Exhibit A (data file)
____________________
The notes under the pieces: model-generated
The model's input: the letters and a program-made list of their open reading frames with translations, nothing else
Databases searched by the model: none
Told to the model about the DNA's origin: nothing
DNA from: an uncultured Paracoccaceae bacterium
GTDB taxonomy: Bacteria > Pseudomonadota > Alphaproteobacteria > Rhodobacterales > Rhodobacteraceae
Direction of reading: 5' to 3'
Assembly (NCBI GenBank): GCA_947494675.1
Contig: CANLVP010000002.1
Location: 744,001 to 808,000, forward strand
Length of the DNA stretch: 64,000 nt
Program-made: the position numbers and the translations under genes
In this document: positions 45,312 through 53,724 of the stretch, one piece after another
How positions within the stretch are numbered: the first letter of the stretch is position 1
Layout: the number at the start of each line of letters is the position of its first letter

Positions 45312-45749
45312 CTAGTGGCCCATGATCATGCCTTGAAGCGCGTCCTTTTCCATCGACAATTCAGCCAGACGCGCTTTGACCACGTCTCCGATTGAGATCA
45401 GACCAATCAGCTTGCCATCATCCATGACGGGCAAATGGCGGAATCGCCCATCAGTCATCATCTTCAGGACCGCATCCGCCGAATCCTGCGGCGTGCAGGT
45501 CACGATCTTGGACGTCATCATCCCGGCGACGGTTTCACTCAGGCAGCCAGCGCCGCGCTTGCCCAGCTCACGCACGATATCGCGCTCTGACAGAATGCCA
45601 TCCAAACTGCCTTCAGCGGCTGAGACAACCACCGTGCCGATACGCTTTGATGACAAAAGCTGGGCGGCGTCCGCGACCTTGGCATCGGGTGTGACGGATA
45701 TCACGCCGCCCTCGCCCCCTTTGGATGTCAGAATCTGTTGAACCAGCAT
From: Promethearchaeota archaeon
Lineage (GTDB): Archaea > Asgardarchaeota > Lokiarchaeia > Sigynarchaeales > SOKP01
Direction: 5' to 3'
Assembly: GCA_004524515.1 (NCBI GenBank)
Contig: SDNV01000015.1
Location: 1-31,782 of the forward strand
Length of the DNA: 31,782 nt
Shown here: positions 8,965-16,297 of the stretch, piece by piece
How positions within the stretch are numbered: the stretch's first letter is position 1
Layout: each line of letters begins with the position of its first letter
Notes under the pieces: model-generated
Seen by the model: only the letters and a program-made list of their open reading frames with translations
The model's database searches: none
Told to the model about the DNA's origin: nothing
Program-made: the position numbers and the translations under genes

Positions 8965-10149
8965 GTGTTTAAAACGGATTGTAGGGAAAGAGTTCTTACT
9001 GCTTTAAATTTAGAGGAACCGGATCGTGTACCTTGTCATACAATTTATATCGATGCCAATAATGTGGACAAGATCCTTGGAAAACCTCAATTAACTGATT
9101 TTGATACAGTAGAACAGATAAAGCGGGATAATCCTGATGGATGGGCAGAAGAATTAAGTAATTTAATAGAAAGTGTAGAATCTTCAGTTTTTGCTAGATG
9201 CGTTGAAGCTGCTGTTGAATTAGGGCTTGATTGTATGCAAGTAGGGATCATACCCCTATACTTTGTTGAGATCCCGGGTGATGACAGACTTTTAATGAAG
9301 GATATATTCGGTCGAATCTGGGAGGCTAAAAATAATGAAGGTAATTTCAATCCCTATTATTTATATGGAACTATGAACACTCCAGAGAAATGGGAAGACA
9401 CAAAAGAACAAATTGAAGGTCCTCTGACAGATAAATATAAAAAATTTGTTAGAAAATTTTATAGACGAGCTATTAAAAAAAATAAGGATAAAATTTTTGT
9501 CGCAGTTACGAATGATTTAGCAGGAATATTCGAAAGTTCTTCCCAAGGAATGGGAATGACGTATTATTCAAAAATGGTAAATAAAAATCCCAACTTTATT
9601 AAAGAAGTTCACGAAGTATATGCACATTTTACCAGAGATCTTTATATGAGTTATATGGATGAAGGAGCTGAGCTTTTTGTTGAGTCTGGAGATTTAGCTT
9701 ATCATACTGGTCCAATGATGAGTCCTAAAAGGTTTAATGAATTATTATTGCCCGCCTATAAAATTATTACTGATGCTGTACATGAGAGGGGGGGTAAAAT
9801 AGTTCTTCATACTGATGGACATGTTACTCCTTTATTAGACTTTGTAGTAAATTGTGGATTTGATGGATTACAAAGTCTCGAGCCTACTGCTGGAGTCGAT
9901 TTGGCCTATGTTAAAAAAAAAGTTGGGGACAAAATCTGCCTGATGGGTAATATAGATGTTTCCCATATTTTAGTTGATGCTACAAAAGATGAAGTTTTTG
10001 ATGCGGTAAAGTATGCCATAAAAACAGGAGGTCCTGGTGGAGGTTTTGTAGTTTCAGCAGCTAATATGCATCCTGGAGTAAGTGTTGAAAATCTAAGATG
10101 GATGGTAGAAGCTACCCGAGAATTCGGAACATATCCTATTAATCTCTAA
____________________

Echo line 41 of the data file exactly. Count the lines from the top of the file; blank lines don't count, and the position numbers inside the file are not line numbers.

9201 CGTTGAAGCTGCTGTTGAATTAGGGCTTGATTGTATGCAAGTAGGGATCATACCCCTATACTTTGTTGAGATCCCGGGTGATGACAGACTTTTAATGAAG